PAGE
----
In defense of the big banks (and not just because I used to work at one and I have friends at many), there is some validity to the concept that each issuance includes the words “past performance is not necessarily an indication of future results” for a reason. It is difficult to know when and how events will change, and people’s predictive abilities are massively hindsight biased.

For the same reason that people are more likely to laugh at a joke when the CEO laughs first, individual buyers and sellers in a market are unlikely to depart from historical valuation methods unless someone else moves first. This causes people to move late and then in a herd mentality.

As an underwriter, it is likely impossible to predict the timing of such movements, and if “valuation” is defined by the market’s willingness to pay for something, then in a very real sense, until that herd moves you are justified and in fact almost mandated to price things based on historical performance.

In this case, I have no doubt that the rating agencies, as helped by the banks, modeled hundreds if not thousands of scenarios in each securitization transaction. Through these “Monte Carlo” simulations, they felt justified in thinking that the past performance and correlations were sufficiently predictive of future pricing to “rate” the securities accordingly.

As an investor in such a transaction, the onus would then be upon you to question the underwriting techniques – to anticipate future changes…and to perhaps even use a bit of creative thinking to try to predict when the market and herd would move.

Unfortunately, during the financing boom over the last five years, both buyers and sellers lost sight of the reality of a deteriorating credit (the american homeowner) underlying the system.

Now that we are watching the cards fall down and reflecting on some of the bad investments in the rear view mirror, it is only natural to point fingers, and to doubt.

But as I reflect – my naivete wins out – and instead of litigation I reach for learning so that we can perhaps minimize the contagion in this cycle and learn to prevent it next time around.

Housing’s House of Cards

This article provides a good assessment of the current situation with a focus on the dynamics underlying the house of cards – the housing market. The author focuses on the brutal reality that we are in for a long cycle of downward pressure on housing prices and this will have broad implications for the rest of the economy.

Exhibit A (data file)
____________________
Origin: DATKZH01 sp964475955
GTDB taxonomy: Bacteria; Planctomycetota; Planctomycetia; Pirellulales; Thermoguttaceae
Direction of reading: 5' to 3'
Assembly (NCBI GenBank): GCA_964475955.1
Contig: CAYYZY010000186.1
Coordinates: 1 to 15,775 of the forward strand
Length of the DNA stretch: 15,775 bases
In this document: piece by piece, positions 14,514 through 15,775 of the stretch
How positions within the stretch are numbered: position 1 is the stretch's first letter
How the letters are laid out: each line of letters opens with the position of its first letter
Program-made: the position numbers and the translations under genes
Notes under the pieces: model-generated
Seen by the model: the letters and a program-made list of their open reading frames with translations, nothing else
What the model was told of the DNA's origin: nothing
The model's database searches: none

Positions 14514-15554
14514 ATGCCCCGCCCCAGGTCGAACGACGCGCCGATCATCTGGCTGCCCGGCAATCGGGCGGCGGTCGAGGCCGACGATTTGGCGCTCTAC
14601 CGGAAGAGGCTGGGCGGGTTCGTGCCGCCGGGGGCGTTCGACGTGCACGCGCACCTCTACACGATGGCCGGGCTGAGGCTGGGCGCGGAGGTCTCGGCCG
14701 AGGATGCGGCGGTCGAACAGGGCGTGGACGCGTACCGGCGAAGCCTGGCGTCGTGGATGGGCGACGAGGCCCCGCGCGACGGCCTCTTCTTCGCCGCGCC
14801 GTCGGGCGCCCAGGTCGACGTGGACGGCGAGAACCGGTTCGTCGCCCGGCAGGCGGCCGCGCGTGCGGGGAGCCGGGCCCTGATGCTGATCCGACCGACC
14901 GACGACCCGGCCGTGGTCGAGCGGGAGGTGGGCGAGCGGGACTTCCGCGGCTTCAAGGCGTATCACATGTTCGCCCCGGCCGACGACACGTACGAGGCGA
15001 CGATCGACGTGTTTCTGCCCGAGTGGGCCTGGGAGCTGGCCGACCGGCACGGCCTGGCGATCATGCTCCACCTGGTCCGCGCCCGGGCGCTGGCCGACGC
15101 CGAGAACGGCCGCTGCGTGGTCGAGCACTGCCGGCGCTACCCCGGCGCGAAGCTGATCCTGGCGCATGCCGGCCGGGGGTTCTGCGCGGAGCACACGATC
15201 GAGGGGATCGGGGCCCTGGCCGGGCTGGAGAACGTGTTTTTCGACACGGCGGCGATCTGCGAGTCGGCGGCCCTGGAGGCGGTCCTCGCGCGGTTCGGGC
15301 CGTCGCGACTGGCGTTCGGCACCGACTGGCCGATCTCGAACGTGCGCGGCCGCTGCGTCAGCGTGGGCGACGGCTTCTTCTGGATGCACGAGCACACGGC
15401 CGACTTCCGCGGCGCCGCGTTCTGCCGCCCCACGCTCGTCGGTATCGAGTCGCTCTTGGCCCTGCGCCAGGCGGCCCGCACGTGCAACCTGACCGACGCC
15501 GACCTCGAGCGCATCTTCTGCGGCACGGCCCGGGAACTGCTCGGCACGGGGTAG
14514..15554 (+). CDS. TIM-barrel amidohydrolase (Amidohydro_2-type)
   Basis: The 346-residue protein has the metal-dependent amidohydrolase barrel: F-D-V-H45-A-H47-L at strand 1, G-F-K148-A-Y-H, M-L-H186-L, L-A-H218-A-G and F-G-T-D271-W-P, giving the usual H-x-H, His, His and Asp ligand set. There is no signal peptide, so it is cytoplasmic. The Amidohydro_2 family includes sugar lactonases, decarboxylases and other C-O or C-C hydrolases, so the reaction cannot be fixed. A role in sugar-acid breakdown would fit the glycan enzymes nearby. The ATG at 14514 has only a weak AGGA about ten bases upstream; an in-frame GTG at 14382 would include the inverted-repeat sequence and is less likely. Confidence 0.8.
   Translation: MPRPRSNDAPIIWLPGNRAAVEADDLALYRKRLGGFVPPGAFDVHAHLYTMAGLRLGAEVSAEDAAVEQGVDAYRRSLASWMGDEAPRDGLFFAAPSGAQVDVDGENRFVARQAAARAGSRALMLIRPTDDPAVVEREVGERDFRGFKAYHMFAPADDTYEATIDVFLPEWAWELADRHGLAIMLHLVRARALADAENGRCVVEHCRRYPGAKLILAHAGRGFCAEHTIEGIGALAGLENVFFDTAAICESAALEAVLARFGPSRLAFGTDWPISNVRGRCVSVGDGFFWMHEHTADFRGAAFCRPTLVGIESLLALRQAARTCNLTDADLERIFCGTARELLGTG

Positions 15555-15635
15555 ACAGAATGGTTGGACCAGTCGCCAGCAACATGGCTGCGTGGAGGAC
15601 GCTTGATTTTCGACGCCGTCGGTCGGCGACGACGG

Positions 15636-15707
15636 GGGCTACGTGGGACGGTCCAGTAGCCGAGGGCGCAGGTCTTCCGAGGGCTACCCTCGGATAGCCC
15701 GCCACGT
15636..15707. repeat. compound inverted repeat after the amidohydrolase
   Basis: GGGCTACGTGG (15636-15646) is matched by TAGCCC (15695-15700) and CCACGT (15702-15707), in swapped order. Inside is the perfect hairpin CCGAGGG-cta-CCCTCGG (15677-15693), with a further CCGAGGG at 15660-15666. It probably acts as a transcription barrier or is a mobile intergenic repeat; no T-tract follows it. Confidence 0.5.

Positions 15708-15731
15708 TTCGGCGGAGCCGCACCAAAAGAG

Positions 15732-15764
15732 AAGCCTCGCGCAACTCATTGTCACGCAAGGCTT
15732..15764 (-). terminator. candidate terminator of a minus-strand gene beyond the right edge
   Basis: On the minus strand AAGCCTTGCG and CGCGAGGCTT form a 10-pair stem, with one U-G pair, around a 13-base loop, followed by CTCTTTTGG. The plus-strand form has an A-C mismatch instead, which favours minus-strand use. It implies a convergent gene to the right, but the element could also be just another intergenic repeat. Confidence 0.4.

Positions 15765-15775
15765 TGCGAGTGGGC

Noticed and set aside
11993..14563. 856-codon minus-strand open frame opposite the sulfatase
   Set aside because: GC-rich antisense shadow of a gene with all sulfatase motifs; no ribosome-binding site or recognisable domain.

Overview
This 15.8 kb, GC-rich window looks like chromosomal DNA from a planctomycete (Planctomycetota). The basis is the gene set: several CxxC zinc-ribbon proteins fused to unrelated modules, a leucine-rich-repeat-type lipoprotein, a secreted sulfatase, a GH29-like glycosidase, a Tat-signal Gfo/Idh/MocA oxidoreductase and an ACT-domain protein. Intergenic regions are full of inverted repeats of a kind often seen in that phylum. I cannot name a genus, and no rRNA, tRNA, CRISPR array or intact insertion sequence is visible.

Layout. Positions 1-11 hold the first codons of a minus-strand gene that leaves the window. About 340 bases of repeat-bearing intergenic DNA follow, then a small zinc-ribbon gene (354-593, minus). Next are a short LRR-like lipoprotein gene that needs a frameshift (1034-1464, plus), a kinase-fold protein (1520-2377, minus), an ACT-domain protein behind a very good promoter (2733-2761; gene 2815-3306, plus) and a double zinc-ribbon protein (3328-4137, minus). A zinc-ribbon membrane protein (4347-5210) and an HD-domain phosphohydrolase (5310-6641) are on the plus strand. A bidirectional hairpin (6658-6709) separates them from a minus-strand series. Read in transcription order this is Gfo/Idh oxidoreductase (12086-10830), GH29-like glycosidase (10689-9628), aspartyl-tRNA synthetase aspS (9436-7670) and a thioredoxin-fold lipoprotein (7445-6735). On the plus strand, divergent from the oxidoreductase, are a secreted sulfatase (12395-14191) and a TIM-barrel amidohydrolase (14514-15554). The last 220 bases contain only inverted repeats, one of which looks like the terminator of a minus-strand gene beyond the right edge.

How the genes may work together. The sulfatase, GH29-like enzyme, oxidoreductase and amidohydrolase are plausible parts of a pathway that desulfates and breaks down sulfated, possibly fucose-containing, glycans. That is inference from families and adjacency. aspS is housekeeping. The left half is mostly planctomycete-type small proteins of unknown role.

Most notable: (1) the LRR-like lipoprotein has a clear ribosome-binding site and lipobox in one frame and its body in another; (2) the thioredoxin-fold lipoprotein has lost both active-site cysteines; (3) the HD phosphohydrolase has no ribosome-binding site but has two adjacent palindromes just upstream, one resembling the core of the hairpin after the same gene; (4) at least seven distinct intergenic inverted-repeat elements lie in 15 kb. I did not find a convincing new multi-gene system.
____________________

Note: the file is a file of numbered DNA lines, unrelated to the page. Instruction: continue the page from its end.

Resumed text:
Housing Minsky Moment: 3 Factors. Prime Contagion, Record Foreclosures, and Publicity.

The piece I think he fails to address is that the entire system is driven by the credit securitization market and that the key to predicting the future trajectory/recovery of the markets will be determining how much the system can digest the elimination of leverage as mortgages underlying CDO’s continue to default. To the extent the diversification story is real, and default risk was somehow priced in at a somewhat realistic (although obviously underpriced) level, perhaps this cycle will be shorter than those in the past as resecuritization and out-of-court restructurings by alternative asset managers (aka hedge funds) lead the way.

Although it is scary to see headlines like this:
Financial crisis just one ‘Bear-like’ event away: Economist
and articles like this: Subprime coming home to roost?, the reality is that there are a bunch of very smart, very driven investors out there who will do everything they can to find a way to extract value out of the system.

One challenge that the housing market in particular will face, is that as individual homeowners feel the pain of the unwinding that has already begun at the ground level of the economy, they will complain to regulators, who will in turn look to point fingers. Lawsuits have already been filed, likely for good reason, by the NAACP and others against subprime lenders, and as mentioned here in another post, CFC and others have stopped selling 2/28 ARMs.

While regulatory oversight is likely needed to some degree and likely could have prevented the excesses of this cycle, as the market looks to correct closing the faucet on exotic securities en masse would be devastating. Hopefully, this will not be the result, and if regulators react as slowly as usual, perhaps it can be avoided.